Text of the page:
underclass wasn’t always those with the lowest income, but those who
act in a certain way. Murray said the underclass are subjected to several
factors which lead to crime: violence, unemployment, poverty etc. and
this leads to higher crime.
Charles Murray said one of the main reasons we have an underclass is the
increase in childbirth outside of marriage. He said this increase in lone
parent families has led to an increase in people who are lazy, violent and
immoral. So Murray said childbirth outside of marriage is a factor affecting
Realist approaches say behaviour
is determined by our choices we
make, as we have free-will. Wilson
and Hernstein said that criminal
behaviour is a choice made by
people who have been incorrectly
socialised. They argue that society
has become more and more used
to ‘immediate gratification’. They
also said that poor socialisation
leads to a lack of self-control.
Cesare Lombroso argued that criminals were throwbacks to an
earlier and more primitive form of human being. He said there
were several characteristics, such as large jaws, extra fingers
and monobrows which were clear signs that someone was a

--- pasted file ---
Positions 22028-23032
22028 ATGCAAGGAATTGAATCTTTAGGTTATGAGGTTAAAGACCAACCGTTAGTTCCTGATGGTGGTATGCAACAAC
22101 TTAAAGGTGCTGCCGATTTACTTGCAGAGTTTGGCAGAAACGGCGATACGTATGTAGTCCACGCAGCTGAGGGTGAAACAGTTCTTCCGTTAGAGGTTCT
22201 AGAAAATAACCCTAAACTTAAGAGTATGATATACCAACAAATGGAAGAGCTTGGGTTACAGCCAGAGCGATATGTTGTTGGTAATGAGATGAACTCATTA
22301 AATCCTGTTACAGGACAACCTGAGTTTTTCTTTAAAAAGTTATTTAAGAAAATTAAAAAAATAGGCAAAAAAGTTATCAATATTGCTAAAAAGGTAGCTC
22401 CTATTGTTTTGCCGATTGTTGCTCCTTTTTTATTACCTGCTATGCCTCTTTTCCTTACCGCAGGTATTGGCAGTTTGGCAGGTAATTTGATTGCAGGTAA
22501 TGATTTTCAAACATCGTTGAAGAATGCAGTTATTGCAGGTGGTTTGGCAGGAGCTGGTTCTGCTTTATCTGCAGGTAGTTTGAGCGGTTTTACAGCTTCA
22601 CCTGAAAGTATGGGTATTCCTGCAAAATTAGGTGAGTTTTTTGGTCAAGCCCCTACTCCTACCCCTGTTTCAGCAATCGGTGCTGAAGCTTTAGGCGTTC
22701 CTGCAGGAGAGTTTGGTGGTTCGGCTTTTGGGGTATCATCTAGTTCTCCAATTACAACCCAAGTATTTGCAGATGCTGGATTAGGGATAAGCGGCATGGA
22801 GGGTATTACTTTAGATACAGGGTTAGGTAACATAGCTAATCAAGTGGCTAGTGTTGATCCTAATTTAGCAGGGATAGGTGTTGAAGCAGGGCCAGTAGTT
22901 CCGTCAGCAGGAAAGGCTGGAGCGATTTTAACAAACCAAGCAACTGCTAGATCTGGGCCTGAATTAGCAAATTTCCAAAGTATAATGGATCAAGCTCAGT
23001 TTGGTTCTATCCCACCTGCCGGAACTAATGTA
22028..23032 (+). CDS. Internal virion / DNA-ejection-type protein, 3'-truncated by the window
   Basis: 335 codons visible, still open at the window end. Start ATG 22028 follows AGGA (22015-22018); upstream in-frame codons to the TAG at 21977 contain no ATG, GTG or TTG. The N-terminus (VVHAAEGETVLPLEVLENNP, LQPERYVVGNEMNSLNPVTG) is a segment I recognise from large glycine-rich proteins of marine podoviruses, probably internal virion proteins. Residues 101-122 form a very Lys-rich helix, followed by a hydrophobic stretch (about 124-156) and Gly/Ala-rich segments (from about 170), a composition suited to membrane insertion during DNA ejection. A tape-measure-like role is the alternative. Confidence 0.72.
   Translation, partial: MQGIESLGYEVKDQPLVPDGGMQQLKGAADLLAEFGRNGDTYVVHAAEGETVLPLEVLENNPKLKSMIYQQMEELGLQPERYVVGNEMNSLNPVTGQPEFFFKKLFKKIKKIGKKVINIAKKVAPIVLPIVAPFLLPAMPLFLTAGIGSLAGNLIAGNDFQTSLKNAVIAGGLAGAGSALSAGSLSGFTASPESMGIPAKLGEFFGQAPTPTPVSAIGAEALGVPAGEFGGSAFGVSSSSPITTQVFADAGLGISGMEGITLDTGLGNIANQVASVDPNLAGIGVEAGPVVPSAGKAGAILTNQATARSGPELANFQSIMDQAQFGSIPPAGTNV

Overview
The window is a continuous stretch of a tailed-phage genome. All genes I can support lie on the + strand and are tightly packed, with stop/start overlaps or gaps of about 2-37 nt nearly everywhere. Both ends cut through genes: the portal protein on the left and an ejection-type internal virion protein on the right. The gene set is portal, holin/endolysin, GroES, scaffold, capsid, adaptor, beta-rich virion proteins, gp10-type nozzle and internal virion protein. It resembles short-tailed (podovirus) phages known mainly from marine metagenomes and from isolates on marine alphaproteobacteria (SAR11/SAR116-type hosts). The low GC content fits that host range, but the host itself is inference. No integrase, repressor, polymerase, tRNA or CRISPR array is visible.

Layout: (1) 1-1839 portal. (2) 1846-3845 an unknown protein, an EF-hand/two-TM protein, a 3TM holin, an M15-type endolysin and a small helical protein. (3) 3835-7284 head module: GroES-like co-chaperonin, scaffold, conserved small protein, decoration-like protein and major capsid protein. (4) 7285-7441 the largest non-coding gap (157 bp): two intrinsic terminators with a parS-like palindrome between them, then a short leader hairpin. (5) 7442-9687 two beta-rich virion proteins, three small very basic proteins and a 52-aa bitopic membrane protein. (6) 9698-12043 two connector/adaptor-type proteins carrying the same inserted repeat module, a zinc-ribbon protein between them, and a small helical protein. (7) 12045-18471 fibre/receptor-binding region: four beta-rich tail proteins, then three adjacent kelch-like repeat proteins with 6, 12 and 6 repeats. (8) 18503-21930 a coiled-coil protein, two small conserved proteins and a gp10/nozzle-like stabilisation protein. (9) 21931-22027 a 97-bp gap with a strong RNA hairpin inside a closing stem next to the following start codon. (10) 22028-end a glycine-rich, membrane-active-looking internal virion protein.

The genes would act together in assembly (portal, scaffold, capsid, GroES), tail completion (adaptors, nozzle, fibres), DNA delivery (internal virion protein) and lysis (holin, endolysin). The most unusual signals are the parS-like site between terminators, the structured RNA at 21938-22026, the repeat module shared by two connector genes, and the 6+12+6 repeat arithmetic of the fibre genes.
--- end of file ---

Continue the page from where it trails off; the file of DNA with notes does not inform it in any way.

Lombroso said that we can easily identify
who the criminals, so we should remove
them from normal society and we can
therefore remove any criminals.
Relativism; there is no such thing as
valid or invalid knowledge. 2. Death of
the subject; knowledge as control rather
than liberation. 3. Grand theories are
Lyotard (1986): Post-modernism argues that
knowledge produces people, in the sense that it
controls who we are, what we think and what
we do. The multiple realities argued for by
post-modernists are referred to as narratives
1. A change in technology and organisations,
away from a concern with ends towards which
we are meant to be aiming, and instead an
emphasis on efficiency of systems .E.g. in
education there has been a switch from the
question 'what is the aim of educating
children?',to the question 'how can we improve
the quality of the product we deliver to our
clients?' Philosophy takes a back seat to
The victory of capitalism over the predictions of Marxism. The
project of the perfect society has been abandoned. Individual
pursuit of goods and services has replaced idealism.
Baudrillad: 'The secret of theory is
that truth doesn't exist. You can't
confront it in any way.'
Criticism 1. How can you have a general theory arguing that general
theory is obsolete? This is the old problem of relativism. There is a
logical contradiction. 2. How is it possible for postmodernism to be
described as the historical epoch that comes after modernism when to
do so is to lapse into a metanarrative - the coherence of history?